While I was home in Philadelphia for the holidays, I want to see Martin Scorsese‘s new film “Silence.” The novel “Silence” (Chinmoku 沈黙) by Shūsaku Endō is quite well known to English speaking readers, both the casual reader and the Japanese lit-ophile. I’m kind of embarrassed to say that I had not read the novel until only last year. Countless people had recommended it to me, but I had just never gotten around to it. Then, while I was perusing the shelves of a Sapporo bookstore on a snowy afternoon, the title jumped out at me and I bought it. It made for good reading while I was stuck in the airport on the way back to Akita!
The author, Shūsaku Endō 遠藤 周作 (1923-1996), was in a unique position for writing this novel: not only was he a Japanese author writing a novel about Japanese history, but he was also a Catholic writing about the Catholic experience in Japan. I’m not sure a non-Catholic Japanese author could have written such a wonderful book on the same topic, nor do I think a non-Japanese author could have accomplished such a vivid telling of this dark history. Being in the middle, Endō handled both the topic of this brutal Japanese history and the earnestness of Catholic missionaries with great sensitivity.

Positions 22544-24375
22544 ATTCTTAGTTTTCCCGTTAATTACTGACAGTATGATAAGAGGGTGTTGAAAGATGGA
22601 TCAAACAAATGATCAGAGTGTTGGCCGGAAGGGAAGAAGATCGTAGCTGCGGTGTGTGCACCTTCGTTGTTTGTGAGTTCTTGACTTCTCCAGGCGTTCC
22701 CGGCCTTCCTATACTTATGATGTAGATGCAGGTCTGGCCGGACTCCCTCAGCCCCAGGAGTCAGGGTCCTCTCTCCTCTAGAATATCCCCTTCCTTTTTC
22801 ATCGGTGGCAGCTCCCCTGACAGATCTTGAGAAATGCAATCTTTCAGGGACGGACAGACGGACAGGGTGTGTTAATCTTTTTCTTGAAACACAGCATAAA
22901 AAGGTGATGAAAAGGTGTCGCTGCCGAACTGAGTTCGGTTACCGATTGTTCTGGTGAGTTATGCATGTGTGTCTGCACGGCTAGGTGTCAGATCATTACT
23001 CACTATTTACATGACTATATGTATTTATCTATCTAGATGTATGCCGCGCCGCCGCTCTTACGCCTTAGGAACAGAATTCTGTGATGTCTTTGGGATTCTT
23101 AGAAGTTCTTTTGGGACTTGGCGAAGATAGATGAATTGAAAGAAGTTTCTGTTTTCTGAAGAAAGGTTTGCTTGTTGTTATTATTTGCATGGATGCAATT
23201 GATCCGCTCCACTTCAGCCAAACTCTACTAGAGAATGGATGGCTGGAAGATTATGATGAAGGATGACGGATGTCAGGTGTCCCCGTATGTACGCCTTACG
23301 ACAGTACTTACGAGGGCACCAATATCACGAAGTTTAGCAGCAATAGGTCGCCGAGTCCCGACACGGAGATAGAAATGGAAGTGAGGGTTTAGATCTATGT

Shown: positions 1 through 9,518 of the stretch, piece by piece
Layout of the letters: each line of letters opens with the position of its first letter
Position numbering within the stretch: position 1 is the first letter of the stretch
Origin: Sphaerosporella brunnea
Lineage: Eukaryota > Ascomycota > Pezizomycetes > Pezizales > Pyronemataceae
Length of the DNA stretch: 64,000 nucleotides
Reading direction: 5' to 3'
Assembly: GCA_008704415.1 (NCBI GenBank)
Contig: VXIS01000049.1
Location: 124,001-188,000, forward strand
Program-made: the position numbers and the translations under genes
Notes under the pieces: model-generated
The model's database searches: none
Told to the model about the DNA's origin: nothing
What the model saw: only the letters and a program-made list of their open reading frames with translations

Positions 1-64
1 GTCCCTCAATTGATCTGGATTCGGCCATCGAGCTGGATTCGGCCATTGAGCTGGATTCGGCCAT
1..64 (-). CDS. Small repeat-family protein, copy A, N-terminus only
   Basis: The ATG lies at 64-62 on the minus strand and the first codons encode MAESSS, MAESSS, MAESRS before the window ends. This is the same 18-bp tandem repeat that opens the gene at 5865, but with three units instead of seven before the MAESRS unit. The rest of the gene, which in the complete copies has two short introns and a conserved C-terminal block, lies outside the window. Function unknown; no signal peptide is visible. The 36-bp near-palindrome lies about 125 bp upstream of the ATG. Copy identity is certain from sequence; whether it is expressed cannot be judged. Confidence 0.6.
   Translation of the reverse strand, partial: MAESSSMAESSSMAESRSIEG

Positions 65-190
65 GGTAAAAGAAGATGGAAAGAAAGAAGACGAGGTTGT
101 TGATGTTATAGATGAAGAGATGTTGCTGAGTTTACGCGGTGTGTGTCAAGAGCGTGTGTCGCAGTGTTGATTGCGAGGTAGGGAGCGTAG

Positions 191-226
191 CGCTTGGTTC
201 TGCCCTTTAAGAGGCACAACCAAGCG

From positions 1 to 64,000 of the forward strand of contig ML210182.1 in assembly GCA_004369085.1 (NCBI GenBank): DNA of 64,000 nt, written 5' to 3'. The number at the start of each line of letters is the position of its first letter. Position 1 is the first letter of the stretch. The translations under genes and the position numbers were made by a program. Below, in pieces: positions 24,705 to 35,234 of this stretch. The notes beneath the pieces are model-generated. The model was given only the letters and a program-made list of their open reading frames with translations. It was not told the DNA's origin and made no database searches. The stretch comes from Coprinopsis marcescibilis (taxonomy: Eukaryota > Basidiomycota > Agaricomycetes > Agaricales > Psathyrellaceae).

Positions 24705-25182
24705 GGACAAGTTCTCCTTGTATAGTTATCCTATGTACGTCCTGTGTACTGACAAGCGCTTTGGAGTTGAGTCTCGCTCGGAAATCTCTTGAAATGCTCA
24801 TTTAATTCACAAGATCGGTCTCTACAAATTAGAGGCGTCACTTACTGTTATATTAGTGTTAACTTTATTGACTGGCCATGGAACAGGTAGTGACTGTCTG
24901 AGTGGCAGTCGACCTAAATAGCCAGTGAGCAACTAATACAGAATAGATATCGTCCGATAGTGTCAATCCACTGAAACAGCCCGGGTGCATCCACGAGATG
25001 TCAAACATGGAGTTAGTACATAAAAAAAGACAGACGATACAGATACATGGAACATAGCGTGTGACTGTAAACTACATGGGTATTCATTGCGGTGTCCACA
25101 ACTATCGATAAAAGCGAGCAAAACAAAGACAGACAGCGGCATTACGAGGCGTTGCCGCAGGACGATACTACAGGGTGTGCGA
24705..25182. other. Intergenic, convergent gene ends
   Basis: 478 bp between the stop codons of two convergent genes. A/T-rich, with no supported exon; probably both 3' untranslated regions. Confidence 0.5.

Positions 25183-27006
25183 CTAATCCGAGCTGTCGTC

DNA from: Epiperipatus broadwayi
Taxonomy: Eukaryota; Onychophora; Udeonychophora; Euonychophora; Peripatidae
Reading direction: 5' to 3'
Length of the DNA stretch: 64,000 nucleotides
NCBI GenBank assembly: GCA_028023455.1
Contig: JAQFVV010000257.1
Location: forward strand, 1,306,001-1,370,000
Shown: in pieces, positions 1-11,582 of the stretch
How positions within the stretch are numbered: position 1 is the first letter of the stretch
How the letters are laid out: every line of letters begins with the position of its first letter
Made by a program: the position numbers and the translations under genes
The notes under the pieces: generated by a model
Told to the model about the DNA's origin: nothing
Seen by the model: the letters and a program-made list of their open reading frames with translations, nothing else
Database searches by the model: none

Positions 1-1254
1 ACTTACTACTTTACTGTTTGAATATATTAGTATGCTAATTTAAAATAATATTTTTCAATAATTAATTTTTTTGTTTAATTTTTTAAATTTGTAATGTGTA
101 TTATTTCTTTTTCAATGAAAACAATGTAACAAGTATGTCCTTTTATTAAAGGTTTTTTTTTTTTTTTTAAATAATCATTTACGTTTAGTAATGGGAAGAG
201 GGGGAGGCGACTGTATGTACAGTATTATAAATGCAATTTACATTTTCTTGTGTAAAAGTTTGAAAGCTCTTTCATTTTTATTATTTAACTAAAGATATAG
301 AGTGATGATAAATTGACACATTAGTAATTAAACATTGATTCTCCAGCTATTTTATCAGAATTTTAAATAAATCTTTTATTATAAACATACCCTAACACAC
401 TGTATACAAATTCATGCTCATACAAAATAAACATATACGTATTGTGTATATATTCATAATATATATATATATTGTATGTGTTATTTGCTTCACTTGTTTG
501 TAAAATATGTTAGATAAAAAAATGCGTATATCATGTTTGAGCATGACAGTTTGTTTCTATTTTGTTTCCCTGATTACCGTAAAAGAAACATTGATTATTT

I saw the film with my father. He read both “Silence” (before I did!) and another of Endō’s novels, “The Samurai” (Samurai 侍). He is also a devote Catholic, whom I’d characterize not just as a blind sheep following the flock, but as someone who truly understands the deeply rooted philosophy behind his faith. After watching the film in Old City together, we had a nice conversation about the film. Although I’m back in Akita, he’s keeping the dialogue going by sending me this article written by James Martin, S.J.,:
Martin brought up many nice observations that I had not considered, and thus has added to my enjoyment of the film/novel. I’m grateful for that.
I am thrilled to see yet another Hollywood movie based on Japanese literature! I hope this film opens up more cross-culture dialogue and piques people’s interest in Japanese culture.
Oh yes, and the film is a MASTERPIECE.